Airplanes are held to high standards when it comes to maintenance and inspection requirements. This week's tip takes a look at the reason behind each inspection, how to verify they've been completed and the required paperwork to be on the airplane. It also takes a look at why digital 406 MHz emergency locator transmitters (ELT) incorporate GPS to improve their performance.
Checking the weather is one of the few constants in aviation. All pilots do it, whether it’s a trip around the pattern in a Cub or a trip across the Atlantic in a Gulfstream. But merely getting a weather briefing isn’t enough; it has to be a good weather briefing to make the flight safer. So what exactly does a “good briefing” involve?
The FAA is in the process of implementing a new system called Automatic Dependent Surveillance-Broadcast (ADS-B for short), which is designed to replace the ground-based radar system used by ATC to track air traffic throughout the US. This week's tips explains how the ADS-B system works and how you can also benefit from in-flight traffic and weather services offered by the system.
This week we go flying to see what power-on stalls are all about. Some pilots are nervous about this maneuver, which can require a nose high attitude. But with a good understanding of the aerodynamics and a preview from outside the airplane, you'll have the confidence to perform these stalls smoothly - and hopefully avoid an inadvertent one on takeoff.
Airplanes with a high-performance engine typically contain a constant-speed propeller for greater efficiency. Learn all about their operation with our latest tip, including how to properly use the throttle, prop control, manifold pressure gauge and tachometer in each phase of flight.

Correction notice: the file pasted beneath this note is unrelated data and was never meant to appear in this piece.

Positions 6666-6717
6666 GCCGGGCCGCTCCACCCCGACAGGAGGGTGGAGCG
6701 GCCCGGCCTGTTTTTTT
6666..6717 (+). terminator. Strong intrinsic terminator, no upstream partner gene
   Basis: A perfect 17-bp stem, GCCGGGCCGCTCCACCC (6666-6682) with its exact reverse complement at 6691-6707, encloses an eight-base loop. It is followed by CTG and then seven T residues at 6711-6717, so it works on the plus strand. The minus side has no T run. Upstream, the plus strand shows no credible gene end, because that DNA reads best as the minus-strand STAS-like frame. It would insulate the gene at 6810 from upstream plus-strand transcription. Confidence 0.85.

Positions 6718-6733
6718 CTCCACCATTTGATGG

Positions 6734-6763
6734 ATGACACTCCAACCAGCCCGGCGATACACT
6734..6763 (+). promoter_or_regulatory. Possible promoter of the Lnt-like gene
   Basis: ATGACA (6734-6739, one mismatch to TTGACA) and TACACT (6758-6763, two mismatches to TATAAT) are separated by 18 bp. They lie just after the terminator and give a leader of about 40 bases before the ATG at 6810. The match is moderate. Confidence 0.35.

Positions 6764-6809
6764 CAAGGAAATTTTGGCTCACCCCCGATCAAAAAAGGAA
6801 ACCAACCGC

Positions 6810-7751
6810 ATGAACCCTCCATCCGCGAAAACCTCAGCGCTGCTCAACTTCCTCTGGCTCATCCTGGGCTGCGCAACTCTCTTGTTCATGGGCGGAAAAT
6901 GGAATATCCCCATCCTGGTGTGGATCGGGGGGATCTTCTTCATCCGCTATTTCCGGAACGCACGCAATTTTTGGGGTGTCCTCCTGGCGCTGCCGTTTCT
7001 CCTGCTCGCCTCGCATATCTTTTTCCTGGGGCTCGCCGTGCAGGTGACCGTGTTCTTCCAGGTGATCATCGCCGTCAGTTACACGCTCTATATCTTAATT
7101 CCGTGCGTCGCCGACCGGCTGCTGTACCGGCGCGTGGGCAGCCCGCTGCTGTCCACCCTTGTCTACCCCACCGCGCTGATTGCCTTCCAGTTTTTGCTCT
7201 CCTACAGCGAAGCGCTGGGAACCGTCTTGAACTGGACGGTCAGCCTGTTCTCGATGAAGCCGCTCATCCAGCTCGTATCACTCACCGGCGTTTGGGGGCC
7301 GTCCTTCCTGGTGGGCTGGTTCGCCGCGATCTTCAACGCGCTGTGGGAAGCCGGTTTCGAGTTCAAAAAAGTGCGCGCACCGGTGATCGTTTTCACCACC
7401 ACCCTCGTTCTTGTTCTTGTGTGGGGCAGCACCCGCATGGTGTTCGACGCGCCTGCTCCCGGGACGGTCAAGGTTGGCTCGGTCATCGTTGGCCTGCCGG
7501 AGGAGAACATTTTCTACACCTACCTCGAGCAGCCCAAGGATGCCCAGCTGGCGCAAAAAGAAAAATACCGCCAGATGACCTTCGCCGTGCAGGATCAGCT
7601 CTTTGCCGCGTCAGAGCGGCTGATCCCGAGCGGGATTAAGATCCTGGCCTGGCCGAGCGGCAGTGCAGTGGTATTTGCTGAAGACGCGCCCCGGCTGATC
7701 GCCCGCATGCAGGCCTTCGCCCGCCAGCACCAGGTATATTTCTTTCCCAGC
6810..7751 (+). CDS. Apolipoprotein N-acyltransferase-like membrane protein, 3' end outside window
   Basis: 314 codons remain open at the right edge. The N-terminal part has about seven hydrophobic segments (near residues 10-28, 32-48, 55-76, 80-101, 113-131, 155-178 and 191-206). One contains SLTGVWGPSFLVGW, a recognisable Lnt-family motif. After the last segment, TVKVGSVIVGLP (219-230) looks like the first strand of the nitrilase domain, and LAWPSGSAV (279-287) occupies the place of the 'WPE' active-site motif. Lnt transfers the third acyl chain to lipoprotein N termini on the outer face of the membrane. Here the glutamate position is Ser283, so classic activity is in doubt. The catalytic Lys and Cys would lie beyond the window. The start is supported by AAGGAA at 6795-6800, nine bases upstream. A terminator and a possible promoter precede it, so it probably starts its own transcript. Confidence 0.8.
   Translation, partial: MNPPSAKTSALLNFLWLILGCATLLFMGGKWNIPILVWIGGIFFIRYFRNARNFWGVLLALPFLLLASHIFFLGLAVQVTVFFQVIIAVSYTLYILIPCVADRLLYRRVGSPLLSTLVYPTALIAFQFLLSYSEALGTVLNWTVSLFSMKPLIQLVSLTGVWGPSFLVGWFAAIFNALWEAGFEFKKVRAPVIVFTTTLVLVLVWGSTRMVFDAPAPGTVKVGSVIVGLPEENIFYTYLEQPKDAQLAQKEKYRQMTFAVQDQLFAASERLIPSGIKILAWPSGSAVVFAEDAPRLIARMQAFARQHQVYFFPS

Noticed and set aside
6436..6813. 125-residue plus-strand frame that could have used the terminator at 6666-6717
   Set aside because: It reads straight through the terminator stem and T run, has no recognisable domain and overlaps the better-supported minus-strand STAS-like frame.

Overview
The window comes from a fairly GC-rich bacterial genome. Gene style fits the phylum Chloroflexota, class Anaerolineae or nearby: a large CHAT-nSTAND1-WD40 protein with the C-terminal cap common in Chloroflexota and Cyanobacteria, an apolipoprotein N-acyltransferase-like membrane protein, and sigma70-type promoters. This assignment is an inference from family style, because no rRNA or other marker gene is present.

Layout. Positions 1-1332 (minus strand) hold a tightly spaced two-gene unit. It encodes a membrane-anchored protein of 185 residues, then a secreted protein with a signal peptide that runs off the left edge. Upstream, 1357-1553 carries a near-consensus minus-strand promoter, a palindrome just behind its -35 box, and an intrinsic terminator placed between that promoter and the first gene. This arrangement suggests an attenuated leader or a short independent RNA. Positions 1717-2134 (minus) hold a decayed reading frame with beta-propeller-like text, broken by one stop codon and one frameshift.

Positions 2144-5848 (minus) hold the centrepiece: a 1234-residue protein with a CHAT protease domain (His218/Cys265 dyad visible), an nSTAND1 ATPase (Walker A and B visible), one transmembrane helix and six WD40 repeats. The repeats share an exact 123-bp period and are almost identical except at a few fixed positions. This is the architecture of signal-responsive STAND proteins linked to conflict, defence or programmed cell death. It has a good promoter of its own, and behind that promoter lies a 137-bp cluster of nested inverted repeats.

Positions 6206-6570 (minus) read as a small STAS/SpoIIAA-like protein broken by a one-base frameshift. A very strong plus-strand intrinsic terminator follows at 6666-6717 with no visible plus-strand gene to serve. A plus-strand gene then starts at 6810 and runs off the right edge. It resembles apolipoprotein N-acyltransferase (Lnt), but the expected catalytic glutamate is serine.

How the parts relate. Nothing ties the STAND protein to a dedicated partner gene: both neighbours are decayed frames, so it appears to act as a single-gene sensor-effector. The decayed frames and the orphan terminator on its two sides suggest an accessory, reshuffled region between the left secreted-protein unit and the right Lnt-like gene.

Not every approach and landing will be by the book during your training, and you'll inevitably encounter situations when you round out too high, overshoot the touchdown point or bounce after the initial touchdown. This is perfectly normal and learning how to recover from these scenarios will improve your confidence and help you make better landings in the long run.
Many high-performance airplanes feature retractable landing gear that allows them to fly at higher speeds thanks to the reduced drag (and they look cool too). There are new operational considerations to learn when transitioning to this type of airplane, including the best time to raise the gear after takeoff and lower the gear before landing.
The altimeter is a flight instrument that provides accurate altitude information to pilots and relies solely on outside air pressure. This week's tip explores how the altimeter works, the various types of altitudes you need to know about and potential errors you may encounter while referencing the altimeter.
In the age of GPS and iPad it can be tempting to look past the traditional forms of ground-based radio navigation like VOR and ADF in favor of direct-to navigation and moving map displays. It's important you still take the time to understand how to use these systems, since VORs serve an important role in the national airspace system and can provide a reliable source of backup navigation.
Most of your flight training will focus on the essentials of flying like stick and rudder skills, navigation and communicating on the radio. One item that's often overlooked is what to do after landing on a cross-country flight and taxi up to the airport parking area. This week's tip takes a look at the resources available to you at the FBO and some advice on how to take advantage of them.